For as long as I live, I will probably never forget the sound of the chunky, white, rocks shifting beneath my shoes as I walked into the refugee camp that I worked in in Greece. I will never forget the taste of the steaming hot Lipton tea burning the taste buds off of my tongue in 90 degree weather or the smell of the first RHU (refugee housing unit) that I walked in. I’ll for sure never ever forget the greetings I received from the tiny children that rushed me and my friends at the entrance of camp every day: “MY FRIEND, MY FRIEND, come, come, come!”I do not ever want to forget moments like that.
The God-given, God-placed moments that tear you apart and oddly, put the broken pieces of you back together.
It was my first day in camp and I met the two people who would be the vessels in which God taught me the most. My first friend was in her 40’s and I will probably write about her soon. But my second friend was 8. She was the most beautiful, sassy, determined, and independent little girl I have ever met. This little one reminded me a lot of me. 🙂
I would skim through camp my whole shift looking for her. Most days, I found her…those were the best days. I would sit on a bench with her, under this tree that oddly enough provided a heavenly source of shade. She would talk to me in Arabic, and I would talk to her in English (I learned quite a bit of Arabic from her). We would giggle and tell each other how beautiful the other was and usually she would make me a rubber band bracelet or play with my hair. One day, she sectioned my hair off and put these tiny plastic rubber bands around these slivers of hair..right next to my scalp. Painful, yes. Worth it, absolutely. Another day she sat in my lap and colored a picture with paper on my chest and took the longest amount of time possible doing it because she thought that it was funny. She was free-spirited and hopeful and goofy and she reminded me who I was again, just by being who she was.
Coming into Greece, my heart was really hardened by life. If you follow my blog, you know that this year has been extremely hard, but this little girl was a treasure in the midst of the desert. Jesus used her in the most intimate way to allow me to feel safe to be vulnerable and soft again, to be goofy and belly laugh again, and most importantly, to sit in the midst of my life and my dreams and be so hopeful…regardless of the loss or heartache. She helped bring “me” back again. She was a refugee. She had lost everything and her little 8 year old life had been devastated by war. I related to her in more ways than one. Obviously my life is so blessed….but I learned that we all have loss and in one way or another we are all refugees looking for a place to land.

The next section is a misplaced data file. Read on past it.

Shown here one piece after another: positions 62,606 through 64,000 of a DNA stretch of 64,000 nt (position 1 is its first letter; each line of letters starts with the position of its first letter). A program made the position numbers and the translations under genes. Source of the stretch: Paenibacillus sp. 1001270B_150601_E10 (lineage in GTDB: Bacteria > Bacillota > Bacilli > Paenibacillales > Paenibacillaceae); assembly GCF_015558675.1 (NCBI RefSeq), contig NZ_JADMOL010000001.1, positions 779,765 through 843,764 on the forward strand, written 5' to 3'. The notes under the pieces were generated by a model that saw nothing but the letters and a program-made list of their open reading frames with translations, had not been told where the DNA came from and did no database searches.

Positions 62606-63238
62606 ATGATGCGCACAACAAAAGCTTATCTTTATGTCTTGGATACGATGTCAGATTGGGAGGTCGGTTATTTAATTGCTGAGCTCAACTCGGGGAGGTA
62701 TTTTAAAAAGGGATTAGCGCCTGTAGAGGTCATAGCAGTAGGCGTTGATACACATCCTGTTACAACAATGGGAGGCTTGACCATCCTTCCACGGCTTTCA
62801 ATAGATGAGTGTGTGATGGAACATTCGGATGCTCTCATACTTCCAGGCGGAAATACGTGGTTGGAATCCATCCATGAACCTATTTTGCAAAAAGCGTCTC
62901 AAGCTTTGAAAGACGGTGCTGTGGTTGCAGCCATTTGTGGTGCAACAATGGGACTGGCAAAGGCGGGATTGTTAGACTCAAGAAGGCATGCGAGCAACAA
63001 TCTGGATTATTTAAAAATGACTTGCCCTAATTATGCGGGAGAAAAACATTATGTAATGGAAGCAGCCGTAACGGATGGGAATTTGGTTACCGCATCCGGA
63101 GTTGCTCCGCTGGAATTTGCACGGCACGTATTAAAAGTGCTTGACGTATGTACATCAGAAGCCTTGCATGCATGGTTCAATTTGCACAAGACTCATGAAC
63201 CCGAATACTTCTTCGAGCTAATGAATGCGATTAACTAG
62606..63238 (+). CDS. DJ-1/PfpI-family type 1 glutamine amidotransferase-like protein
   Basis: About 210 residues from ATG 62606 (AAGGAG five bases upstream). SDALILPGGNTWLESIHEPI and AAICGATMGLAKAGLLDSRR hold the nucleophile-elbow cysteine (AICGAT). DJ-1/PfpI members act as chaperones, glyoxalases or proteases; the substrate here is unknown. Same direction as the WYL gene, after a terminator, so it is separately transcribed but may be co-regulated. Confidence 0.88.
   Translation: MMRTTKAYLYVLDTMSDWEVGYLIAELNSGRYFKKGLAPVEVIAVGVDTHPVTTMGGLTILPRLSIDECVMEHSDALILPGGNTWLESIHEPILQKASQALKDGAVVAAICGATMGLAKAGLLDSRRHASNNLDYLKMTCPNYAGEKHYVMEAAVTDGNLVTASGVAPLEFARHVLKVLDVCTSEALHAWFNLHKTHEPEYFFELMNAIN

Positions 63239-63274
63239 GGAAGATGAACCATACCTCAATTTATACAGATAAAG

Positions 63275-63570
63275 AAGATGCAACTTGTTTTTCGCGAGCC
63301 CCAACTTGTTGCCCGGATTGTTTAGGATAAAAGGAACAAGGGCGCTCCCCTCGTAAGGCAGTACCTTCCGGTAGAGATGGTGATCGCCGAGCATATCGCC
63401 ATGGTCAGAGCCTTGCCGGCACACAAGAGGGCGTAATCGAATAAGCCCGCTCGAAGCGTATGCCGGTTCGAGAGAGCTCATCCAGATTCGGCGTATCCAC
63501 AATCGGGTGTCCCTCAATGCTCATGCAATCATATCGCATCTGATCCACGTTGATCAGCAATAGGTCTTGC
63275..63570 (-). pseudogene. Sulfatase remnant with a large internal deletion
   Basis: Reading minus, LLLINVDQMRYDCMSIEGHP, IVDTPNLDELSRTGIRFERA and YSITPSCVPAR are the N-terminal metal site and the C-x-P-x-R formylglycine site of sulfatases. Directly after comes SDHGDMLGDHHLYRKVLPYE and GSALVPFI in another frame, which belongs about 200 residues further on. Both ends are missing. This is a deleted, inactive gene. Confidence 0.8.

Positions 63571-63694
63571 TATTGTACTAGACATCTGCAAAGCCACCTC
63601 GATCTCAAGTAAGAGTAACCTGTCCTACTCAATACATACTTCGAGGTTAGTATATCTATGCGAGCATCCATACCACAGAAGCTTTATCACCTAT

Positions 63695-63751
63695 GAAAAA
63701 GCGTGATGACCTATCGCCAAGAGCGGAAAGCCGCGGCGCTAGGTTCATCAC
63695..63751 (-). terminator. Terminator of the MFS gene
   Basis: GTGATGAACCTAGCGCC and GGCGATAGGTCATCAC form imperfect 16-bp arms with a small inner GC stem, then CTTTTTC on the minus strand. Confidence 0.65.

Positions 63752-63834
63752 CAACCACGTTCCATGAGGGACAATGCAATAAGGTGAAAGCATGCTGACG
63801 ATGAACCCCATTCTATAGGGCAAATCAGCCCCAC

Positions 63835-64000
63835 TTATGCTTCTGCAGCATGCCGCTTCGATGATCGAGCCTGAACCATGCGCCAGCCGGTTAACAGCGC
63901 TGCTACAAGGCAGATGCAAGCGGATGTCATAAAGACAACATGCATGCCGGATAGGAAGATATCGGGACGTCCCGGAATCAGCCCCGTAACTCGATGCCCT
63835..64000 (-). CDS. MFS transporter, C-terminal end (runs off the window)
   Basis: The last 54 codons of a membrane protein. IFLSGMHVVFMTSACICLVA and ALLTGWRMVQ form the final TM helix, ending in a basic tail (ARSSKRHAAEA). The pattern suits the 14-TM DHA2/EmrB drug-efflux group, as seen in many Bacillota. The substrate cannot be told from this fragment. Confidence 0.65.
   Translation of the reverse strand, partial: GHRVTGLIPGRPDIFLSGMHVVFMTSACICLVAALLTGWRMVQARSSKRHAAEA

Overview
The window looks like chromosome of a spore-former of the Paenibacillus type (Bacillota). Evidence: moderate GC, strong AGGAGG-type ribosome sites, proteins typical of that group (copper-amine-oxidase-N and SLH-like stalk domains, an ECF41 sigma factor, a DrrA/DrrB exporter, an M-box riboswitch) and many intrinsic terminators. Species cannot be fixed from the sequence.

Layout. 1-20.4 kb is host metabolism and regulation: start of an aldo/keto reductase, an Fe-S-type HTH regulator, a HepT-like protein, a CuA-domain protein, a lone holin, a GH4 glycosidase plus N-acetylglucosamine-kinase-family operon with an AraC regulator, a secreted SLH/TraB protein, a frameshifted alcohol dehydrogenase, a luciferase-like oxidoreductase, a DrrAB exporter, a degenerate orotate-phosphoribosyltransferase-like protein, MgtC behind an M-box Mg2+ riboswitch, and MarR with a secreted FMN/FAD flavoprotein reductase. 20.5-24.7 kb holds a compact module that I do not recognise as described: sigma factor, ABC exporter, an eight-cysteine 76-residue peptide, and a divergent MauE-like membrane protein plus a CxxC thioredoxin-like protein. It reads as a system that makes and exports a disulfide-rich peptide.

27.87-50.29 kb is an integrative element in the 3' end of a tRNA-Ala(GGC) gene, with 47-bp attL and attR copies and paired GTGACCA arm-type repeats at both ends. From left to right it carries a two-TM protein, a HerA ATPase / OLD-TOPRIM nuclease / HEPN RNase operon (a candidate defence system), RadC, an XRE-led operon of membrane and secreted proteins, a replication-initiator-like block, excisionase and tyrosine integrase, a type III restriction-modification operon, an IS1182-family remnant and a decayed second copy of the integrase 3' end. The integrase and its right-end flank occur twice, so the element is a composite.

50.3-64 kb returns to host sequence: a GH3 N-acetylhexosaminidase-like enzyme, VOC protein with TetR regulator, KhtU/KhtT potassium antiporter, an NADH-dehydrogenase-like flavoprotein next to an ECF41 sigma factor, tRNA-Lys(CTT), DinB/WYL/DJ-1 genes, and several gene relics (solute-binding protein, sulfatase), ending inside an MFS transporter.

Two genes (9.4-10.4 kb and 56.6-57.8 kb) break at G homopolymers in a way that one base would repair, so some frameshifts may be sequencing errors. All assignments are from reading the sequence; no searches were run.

My time in Greece untangled my heart and allowed the fresh breath of God to touch me again. I came back undone in the sweetest way. God is a little sneaky…using an 8 year old refugee from Syria to bring me to the end of myself. But that’s okay, I’ll take it. It’s the sweetest way, full of the most laughs and tears and clumpy fingernail polish.
I’m forever changed, forever given to Jesus, and friends forever with Miriam.
Thanks, Miriam-for changing my life. Thanks, Jesus for being forever faithful.
**This is a small summary, tiny update, snippet of my trip. This blog post, by no means, encapsulates the entirety of what God did on the trip, nor what I learned in total…but for those of you who want to know more, contact me, I’d love to meet up with you. 🙂 **